Local police departments implement new 9-1-1 texting option

The Paradise Valley Police Department is among emergency dispatch centers in Maricopa County trained to take 9-1-1 texts. (File photo)

A new service launched in April to provide Arizonans within Maricopa County another option to contact 9-1-1: through text message.

The text to 9-1-1 service successfully launched county-wide on April 2 with a motto: “Call if you can. Text if you can’t.”

The feature will make it easier for those with hearing and speech impairments to contact and communicate with their public safety departments when a crisis occurs, Paradise Valley Police Department Lt. Michael Cole says, as well as provide a line of communication for domestic violence victims or those worried about being heard by an assailant while in imminent danger.

“It is always best to call. When you call we keep an open line, can trace the call, and can hear what is going on. The only time we would recommend texting 9-1-1 would be for the hearing impaired community or if you are in a situation where speaking would put you in jeopardy,” Mr. Cole said in an emailed response to questions.

The launch of the service is through collaborative efforts of the Maricopa Association of Governments, Maricopa Region 9-1-1 and other public agencies working with members of the disability community, the Arizona Center for Disability Law and the National Association of the Deaf.

“Technology often opens doors and makes life easier, and texting to 9-1-1 will allow people who are deaf, hard of hearing or speech impaired to summon emergency services, report crimes, and summon aid for others,” Arizona Center for Disability Law Legal Director Rose Daly-Rooney said at a press conference held on launching day, April 2.

Public safety officials advise residents not to test the option, as Paradise Valley and Scottsdale police departments have tested the feature.

Scottsdale Police Department Dispatcher Chelly Maniuszko takes emergency calls and texts.

“We have received many test texts over the past two weeks making sure the new system worked and the dispatchers were fully trained on how to use it. We have not received any real 9-1-1 text messages yet,” Mr. Cole said. “Everything went seamlessly.”

Lt. Cole said the Maricopa Region 9-1-1 had a soft roll out of the program before the announcement and spent the last couple of weeks testing the program with all of the Public Safety Answering Point centers “so we knew everything worked and the dispatchers were trained.”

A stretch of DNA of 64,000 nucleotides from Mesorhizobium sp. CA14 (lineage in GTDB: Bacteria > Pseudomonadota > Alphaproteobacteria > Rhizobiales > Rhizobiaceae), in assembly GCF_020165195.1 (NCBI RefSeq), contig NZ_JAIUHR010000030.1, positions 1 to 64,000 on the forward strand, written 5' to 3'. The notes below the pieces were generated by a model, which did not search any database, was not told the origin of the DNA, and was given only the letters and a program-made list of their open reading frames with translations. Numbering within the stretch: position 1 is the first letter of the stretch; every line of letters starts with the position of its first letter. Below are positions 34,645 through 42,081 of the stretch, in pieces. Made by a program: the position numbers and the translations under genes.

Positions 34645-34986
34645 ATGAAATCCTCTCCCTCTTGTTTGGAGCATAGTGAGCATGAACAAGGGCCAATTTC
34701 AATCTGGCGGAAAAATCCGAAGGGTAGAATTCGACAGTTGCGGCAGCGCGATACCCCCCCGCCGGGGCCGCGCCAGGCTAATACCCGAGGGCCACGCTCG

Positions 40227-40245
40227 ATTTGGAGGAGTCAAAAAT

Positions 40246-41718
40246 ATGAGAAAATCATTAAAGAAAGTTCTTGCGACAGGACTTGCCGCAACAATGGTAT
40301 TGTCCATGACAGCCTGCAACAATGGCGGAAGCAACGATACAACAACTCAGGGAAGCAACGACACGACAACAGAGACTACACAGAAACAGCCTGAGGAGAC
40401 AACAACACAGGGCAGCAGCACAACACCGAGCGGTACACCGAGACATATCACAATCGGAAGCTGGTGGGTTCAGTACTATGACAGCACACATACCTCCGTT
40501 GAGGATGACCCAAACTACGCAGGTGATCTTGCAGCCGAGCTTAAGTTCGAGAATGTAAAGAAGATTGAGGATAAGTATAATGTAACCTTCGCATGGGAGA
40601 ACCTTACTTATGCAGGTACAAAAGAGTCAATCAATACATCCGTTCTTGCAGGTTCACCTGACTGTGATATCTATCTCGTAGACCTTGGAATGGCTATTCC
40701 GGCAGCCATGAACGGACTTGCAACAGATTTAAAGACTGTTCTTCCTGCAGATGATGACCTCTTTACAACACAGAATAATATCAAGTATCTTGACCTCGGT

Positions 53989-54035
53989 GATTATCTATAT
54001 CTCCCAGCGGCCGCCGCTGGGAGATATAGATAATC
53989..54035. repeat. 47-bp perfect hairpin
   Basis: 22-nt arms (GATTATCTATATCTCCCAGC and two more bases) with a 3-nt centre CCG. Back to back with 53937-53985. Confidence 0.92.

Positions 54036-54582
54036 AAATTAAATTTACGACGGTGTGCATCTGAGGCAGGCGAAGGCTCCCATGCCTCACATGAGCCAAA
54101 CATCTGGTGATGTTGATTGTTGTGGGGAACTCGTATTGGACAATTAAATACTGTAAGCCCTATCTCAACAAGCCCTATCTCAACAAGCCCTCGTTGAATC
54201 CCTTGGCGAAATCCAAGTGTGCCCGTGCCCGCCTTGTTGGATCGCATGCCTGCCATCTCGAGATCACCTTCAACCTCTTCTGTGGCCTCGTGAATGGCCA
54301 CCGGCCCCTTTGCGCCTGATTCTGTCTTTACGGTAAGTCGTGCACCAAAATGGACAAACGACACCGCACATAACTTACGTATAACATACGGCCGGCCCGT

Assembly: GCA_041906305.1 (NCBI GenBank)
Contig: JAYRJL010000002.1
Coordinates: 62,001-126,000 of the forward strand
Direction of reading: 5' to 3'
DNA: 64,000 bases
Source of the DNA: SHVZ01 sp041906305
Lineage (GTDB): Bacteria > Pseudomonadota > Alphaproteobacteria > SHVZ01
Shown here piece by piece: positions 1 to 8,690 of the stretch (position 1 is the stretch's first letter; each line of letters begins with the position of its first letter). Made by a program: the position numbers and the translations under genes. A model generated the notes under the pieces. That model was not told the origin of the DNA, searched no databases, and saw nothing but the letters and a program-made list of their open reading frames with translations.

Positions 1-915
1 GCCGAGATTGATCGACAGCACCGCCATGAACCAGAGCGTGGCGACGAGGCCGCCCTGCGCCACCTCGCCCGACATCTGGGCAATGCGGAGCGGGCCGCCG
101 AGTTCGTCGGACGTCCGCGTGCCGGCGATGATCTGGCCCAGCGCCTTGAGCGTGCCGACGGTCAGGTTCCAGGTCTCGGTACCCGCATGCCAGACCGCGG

He said 9-1-1 dispatchers are thoroughly trained on the new system and its software enabling texts from callers and available to assist with the text to 9-1-1 function.

“In our agency we typically have only one dispatcher working at a time so they are doing everything in the dispatch center,” Lt. Cole said, explaining the process that required sending a text and addressing it to 9-1-1 in the subject line.

On the dispatcher’s end, he said, it opens up a window that allows them to text back-and-forth on their computer. They can also transfer the text to another fire or police jurisdiction if necessary just like they can transfer 9-1-1 calls.

However, if you can make a voice call to 9-1-1, and it’s safe to do so, you should always make a voice call instead, officials recommend.

“We always prefer being able to speak with a person when possible. There is some risk with an open line that the location may not be completely accurate. If a person is able to speak and can call, that is the fastest way to get help. If that is not possible, sending a text is another way to make sure to get the needed help to the right location,” said Officer Kevin Watts of the Scottsdale Police Department in an emailed response to questions.

Police department representatives in the Town of Paradise Valley and Scottsdale confirmed the benefits of the service allowing call takers to receive texts 24 hours a day.

Mr. Watts also said Scottsdale’s operators tested the system with each other, officers, and a group of citizen volunteers for several weeks before the system went live and “as a result we were ready for the first day.”

“Scottsdale has received one emergency text to 9-1-1 from a member of the deaf/hard of hearing community,” Mr. Watts added.

Follow the link below for detailed instructions on texting 9-1-1:


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